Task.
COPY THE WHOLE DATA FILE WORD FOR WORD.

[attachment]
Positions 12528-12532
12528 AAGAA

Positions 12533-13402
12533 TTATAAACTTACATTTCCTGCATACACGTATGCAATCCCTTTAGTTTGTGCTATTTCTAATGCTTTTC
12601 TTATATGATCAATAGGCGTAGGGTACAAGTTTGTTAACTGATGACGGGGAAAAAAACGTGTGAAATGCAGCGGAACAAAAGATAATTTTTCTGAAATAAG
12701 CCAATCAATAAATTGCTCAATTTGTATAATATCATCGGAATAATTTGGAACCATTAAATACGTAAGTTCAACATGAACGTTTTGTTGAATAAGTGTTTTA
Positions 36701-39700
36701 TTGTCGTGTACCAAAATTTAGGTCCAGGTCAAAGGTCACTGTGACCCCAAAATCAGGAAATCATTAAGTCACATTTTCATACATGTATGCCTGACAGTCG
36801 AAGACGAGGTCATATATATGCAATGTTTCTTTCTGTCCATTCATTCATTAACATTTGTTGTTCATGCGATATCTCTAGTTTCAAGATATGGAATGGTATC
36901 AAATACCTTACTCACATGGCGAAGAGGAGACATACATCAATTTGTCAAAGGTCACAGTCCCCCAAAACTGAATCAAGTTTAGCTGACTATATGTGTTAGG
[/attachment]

Positions 12528-12532
12528 AAGAA

Positions 12533-13402
12533 TTATAAACTTACATTTCCTGCATACACGTATGCAATCCCTTTAGTTTGTGCTATTTCTAATGCTTTTC
12601 TTATATGATCAATAGGCGTAGGGTACAAGTTTGTTAACTGATGACGGGGAAAAAAACGTGTGAAATGCAGCGGAACAAAAGATAATTTTTCTGAAATAAG
12701 CCAATCAATAAATTGCTCAATTTGTATAATATCATCGGAATAATTTGGAACCATTAAATACGTAAGTTCAACATGAACGTTTTGTTGAATAAGTGTTTTA
Positions 36701-39700
36701 TTGTCGTGTACCAAAATTTAGGTCCAGGTCAAAGGTCACTGTGACCCCAAAATCAGGAAATCATTAAGTCACATTTTCATACATGTATGCCTGACAGTCG
36801 AAGACGAGGTCATATATATGCAATGTTTCTTTCTGTCCATTCATTCATTAACATTTGTTGTTCATGCGATATCTCTAGTTTCAAGATATGGAATGGTATC
36901 AAATACCTTACTCACATGGCGAAGAGGAGACATACATCAATTTGTCAAAGGTCACAGTCCCCCAAAACTGAATCAAGTTTAGCTGACTATATGTGTTAGG